Farnesina Gallery Private Tour
from € 290 per person
from € 290 per group
Farnesina Gallery Private Tour
from € 290 per person
from € 290 per group

Farnesina Gallery Private Tour

Take an amazing guided tour inside Villa Farnesina. The most wonderful and harmonious creations of the Italian Renaissance ever designed It is a masterpiece in which architectural design and pictorial decoration fuse in¬to a single marvelous synthesis.

Duration 3h
2 participants maximum
Service with guide

Take a fabulous opportunity to be guided for 3 hours inside the most wonderful Renaissance Villa ever built in the heart of Rome, Trastevere.
Your guide will lead you, will tell you, will amazed you with all the art and facts of this unique place, Villa Farnesina. Built in the early sixteenth century,this is one of the noblest and most harmonious creations of the Italian Renaissance. It is a masterpiece in which architectural design and pictorial decoration fuse into a single marvelous synthesis. The sober and spacious layout of the Villa, devised by the architect Baldassarre Peruzzi, is indeed the perfect setting for its rich interior decoration, boasting frescoes by great masters such as Raphael, Sebastiano del Piombo, Giovanni Antonio Bazzi known as Sodoma, and Peruzzi himself.
After a somewhat troubled history and many changes of ownership, the villa now bears the name and preserves the memory of the Farnese family, who acquired it in 1579 in violation of the binding legal conditions imposed by its original owner. It should really have been named after Agostino Chigi, the highly ambitious patron and art-lover who was born in Sienna in 1466 and who commissioned the Villa as the tangible sign of his own personality and high culture, decorating it magnificently and living in it until his death in 1520. Before moving into the Farnesina, Agostino Chigi lived in a house in Via dei Banchi with his young wife Margherita Saracini, who died childless in 1508. He then embarked on an affair with the courtesan Imperia, famous for her beauty and culture, who bore him a daughter, Lucrezia. But even before the death of Imperia in 1511 he had begun to court Margherita Gonzaga, the natural daughter of Francesco Gonzaga, Marquis of Mantua; he failed to pull this marriage off however, even though he had promised to give up all his business interests so as to appease the prejudices of the Mantuan court. In 1511, on a debt-collecting mission to Venice, he met a young girl of humble origins, Francesca Ordeaschi, and lived with her as her common-law husband until 1519. In that year on the feast of St Augustine, no doubt prompted by a sense his own mortality, he decided to regularise his position with a proper wedding and at the same time dictated his Will.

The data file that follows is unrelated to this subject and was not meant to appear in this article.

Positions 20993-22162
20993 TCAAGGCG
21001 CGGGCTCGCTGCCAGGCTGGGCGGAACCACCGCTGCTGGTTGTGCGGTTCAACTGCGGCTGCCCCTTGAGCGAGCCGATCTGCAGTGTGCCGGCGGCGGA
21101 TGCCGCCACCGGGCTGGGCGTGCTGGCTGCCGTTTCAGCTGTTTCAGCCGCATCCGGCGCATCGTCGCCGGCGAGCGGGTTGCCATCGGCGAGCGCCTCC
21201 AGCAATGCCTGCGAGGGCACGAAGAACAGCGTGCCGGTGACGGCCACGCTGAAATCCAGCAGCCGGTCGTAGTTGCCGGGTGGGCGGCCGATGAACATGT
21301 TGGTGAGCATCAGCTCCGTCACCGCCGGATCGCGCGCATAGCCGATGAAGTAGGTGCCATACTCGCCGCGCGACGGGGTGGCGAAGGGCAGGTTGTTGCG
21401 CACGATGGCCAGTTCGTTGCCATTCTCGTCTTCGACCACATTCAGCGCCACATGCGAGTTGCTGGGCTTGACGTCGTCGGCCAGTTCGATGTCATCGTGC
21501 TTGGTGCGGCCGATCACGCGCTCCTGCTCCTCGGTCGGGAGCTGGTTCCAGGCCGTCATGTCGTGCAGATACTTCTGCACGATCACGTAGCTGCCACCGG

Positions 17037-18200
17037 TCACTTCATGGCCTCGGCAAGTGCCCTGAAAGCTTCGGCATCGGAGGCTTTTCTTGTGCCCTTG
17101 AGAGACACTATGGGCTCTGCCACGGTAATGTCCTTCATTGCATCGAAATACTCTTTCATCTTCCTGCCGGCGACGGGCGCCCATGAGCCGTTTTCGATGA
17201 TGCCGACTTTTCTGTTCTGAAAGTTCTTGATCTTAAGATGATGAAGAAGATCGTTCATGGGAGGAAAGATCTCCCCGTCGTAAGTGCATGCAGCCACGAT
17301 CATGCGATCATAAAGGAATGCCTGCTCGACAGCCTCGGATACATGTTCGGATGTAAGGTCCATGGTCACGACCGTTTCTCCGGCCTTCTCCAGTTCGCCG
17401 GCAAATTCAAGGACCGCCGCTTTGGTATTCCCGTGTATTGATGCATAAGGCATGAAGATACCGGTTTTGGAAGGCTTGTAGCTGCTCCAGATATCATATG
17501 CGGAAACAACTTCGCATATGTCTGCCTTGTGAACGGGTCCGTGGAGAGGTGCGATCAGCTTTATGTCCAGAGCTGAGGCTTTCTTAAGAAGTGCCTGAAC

The wedding banquet was a memorable event, but no less sumptuous were the many feasts that Agostino gave, especially in the last years of his life, when he welcomed into his new home the foremost personalities of the age: poets, princes, cardinals, even the pope himself. The chroniclers record for example that in 1518, on the occasion of the christening of the eldest child Lorenzo Leone, gold and silver vessels used for the banquet were flung into the Tiber as a sign of munificence (though it appears that the wily banker had ordered nets to be laid on the river bed so that the valuable objects could be recovered the next day). After its acquisition by Cardinal Alessandro Farnese the Younger, and after the death of his nephew Odoardo who inherited it, the Villa was abandoned, being occasionally lent to important visitors to Rome such as Cardinal Richelieu, Cardinal Frederick of Assia-Darmstadt, Queen Christina of Sweden and various ambassadors of Louis XIV. In 1735 the Villa was bequeathed by Elisabetta Farnese to Carlo IV, King of the Two Sicilies, and became the residence of various Neapolitan ambassadors until Francesco II of Naples, having retired to Rome after his abdication, granted a 99-year lease on the Farnesina to the Spanish ambassador of Naples, Salvador Bermudez de Castro, the duke of Ripalta. Finally the Villa was acquired in 1927 by the State, which used it to house the Italian Academy and in 1944 gave it to the Accademia Nazionale dei Lincei, housed in the nearby Palazzo Corsini.

The tour includes:

A professional and licensed guide
3 hours guided private tour
Skip the line
Admission fees
Headsets to hear your guide during the tour
Visit inside the Farnesina Gallery
Visit the Sisto Bridge
Visit the Farnese Palace from outside

The tour does not include:

Food and drinks, unless specified
Gratuities (optional)
Hotel pickup and drop-off

Photos of this tour

Tour meeting point

Via dei Riari, 58, 00165 Roma, Italia
Meeting is situated at the Mea Tours Office in Via Dei Riari 58, Trastevere. Close to the Villa Farnesina and Palazzo Corsini.
The tour terminates at Piazza Farnese.

Video of this tour

Tour code: 


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